50-years to build a working concrete supply solution
The island nation of Maldives is an example of building a concrete supply system from nothing and then moving from poverty to relative prosperity in one generation. This transition developed during the past five decades as an organized effort to build a stronger nation.
They knew that strength requires a solid foundation upon which to build a future. The result is an economy that uses fishing, industry and tourism to participate in world markets.
The remarkable thing is that Maldives is barely above sea-level, has no access to washed river sands and has minimal resources needed to make solid concrete. But because of the risk of the rising sea water they understood that good concrete infrastructure would be a high development priority for the country. They have made a good concrete supply system a top priority and it has paid off.
Today the government, investors and consumers know that a building is only as sustainable as its foundation. This culture of correct construction has produced a concrete supply chain that works, even when it started with almost nothing.
The following image is the site of a new school building in Gan, the largest island in the Maldives. Notice that there is concrete used for foundations, floors and pillars. Also notice that there are two modern concrete mixers on the site (lower right corner), along with a large crane and concrete placing bucket. If you didn’t know better you would think that this was a well-engineered construction site on the Island of Hawaii, not in the tiny Maldives.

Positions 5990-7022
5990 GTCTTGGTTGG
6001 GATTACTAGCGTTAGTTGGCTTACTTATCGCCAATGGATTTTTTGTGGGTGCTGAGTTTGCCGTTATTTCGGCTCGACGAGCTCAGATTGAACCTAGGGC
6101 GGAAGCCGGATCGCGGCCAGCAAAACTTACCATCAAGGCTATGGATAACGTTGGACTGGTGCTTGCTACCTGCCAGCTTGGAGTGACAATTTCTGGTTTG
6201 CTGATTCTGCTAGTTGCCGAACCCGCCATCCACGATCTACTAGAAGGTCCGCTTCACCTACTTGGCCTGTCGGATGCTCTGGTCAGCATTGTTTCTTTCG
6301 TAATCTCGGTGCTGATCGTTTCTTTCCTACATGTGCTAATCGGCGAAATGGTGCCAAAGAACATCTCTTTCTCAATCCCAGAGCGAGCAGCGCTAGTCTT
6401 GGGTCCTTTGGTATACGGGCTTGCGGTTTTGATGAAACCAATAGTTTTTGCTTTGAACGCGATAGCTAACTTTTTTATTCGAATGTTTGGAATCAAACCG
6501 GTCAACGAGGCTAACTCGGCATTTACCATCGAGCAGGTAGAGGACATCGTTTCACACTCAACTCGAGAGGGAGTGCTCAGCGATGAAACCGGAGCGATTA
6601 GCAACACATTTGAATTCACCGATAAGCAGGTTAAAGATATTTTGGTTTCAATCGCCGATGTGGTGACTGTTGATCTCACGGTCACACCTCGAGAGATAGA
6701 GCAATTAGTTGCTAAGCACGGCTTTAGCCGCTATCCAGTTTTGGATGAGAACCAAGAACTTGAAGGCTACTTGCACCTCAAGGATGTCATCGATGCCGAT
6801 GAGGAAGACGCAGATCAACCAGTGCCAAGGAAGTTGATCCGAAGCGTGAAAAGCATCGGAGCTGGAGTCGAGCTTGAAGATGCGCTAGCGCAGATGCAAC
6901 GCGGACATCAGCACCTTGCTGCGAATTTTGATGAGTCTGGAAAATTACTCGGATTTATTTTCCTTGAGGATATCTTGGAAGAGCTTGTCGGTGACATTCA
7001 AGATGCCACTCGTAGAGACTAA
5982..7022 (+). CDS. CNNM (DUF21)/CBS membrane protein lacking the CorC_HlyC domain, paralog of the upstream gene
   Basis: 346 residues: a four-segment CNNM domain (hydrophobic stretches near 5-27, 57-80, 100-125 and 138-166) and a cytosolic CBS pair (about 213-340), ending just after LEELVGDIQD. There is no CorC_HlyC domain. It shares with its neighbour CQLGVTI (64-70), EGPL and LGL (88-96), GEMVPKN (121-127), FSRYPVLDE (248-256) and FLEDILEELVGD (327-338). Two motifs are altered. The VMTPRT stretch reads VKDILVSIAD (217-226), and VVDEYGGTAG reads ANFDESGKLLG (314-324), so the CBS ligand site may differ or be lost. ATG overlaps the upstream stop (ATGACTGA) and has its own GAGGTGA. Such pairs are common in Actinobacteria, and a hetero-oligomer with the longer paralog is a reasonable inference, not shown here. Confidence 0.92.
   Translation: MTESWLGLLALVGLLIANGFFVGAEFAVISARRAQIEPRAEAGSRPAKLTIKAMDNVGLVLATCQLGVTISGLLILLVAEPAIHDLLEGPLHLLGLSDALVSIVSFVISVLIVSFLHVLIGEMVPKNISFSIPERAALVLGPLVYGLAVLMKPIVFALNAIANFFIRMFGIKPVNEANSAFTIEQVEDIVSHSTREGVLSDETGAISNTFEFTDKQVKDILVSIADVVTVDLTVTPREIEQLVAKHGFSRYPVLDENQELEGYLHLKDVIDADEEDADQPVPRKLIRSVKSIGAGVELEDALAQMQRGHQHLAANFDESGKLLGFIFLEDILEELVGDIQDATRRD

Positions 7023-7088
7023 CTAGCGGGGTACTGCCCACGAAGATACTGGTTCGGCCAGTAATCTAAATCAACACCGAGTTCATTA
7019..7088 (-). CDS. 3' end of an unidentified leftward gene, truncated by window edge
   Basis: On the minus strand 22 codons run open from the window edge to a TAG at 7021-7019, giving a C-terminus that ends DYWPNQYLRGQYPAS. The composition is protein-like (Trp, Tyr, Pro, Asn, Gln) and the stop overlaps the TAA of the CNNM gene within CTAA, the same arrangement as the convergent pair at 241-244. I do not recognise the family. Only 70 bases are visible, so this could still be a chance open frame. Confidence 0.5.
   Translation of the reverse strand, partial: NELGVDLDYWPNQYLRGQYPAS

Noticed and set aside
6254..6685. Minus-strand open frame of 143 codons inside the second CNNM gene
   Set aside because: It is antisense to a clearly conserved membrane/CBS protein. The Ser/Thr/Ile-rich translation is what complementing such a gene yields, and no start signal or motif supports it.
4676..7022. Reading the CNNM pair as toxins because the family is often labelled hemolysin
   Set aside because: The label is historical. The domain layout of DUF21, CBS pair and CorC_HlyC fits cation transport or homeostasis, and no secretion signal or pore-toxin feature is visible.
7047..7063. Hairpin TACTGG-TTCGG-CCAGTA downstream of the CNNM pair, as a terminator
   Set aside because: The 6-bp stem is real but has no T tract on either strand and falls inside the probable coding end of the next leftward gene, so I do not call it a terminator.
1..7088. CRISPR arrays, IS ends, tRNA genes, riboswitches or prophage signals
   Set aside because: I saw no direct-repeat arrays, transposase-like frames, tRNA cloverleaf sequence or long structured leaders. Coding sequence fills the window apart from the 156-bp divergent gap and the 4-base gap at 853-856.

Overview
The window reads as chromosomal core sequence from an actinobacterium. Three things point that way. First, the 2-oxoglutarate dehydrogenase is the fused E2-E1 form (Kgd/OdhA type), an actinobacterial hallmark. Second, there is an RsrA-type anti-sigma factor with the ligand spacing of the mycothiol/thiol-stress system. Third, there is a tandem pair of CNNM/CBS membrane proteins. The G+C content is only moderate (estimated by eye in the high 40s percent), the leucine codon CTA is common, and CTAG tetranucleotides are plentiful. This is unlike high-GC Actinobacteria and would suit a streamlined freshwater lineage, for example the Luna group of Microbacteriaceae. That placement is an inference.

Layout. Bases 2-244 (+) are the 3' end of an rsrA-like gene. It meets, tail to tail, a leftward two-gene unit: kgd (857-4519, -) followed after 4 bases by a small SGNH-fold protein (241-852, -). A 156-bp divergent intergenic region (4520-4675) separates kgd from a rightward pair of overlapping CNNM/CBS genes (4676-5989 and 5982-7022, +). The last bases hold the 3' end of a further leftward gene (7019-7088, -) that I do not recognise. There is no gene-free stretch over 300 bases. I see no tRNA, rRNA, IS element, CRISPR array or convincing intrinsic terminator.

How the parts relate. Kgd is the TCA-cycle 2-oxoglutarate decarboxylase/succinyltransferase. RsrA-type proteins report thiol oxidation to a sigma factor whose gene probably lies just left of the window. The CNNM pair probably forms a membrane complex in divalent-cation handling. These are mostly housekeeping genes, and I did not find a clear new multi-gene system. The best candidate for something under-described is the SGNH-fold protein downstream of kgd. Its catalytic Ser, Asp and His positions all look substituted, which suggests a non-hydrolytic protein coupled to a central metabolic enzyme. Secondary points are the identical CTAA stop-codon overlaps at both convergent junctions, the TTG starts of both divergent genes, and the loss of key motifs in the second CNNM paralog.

The nation of Maldives is an example of what planning and effort can produce in a relatively short period of time. Economic strength will grow when the construction sector is given the tools to produce lasting results. After fishing, the largest source of employment in the country is in the industrial sector, including mining, manufacturing, power, and construction. In that list you will find two major players of a functioning concrete supply chain – Mining and Construction.
There are developing nations around the world that are struggling to find a way out of poverty. Many of these countries have washed river sand and good rock waiting to be developed, yet they ignore the opportunity. Many other nations have great resources that could be enhanced with a strong infrastructure. Unfortunately these things go underutilized because we use the excuse that poverty will always prevail.
In Maldives this has been proven to be a failed argument. Many people worked together to cause a change in Maldives, but Ali Umar Manikku was the man who, over a 50 year period, took a tiny nation of islanders from total obscurity to a well-to-do country. Manikku was the chief architect of Maldives development and he promoted methods to provide solid infrastructure for the country.
It takes a vision and a real plan for concrete to become a valuable resource and a support for a solid economy. We hope that each developing nation will find their own Ali Umar Manikku and develop a strong future for their people.
Are you the next Manikku? We stand ready to help you…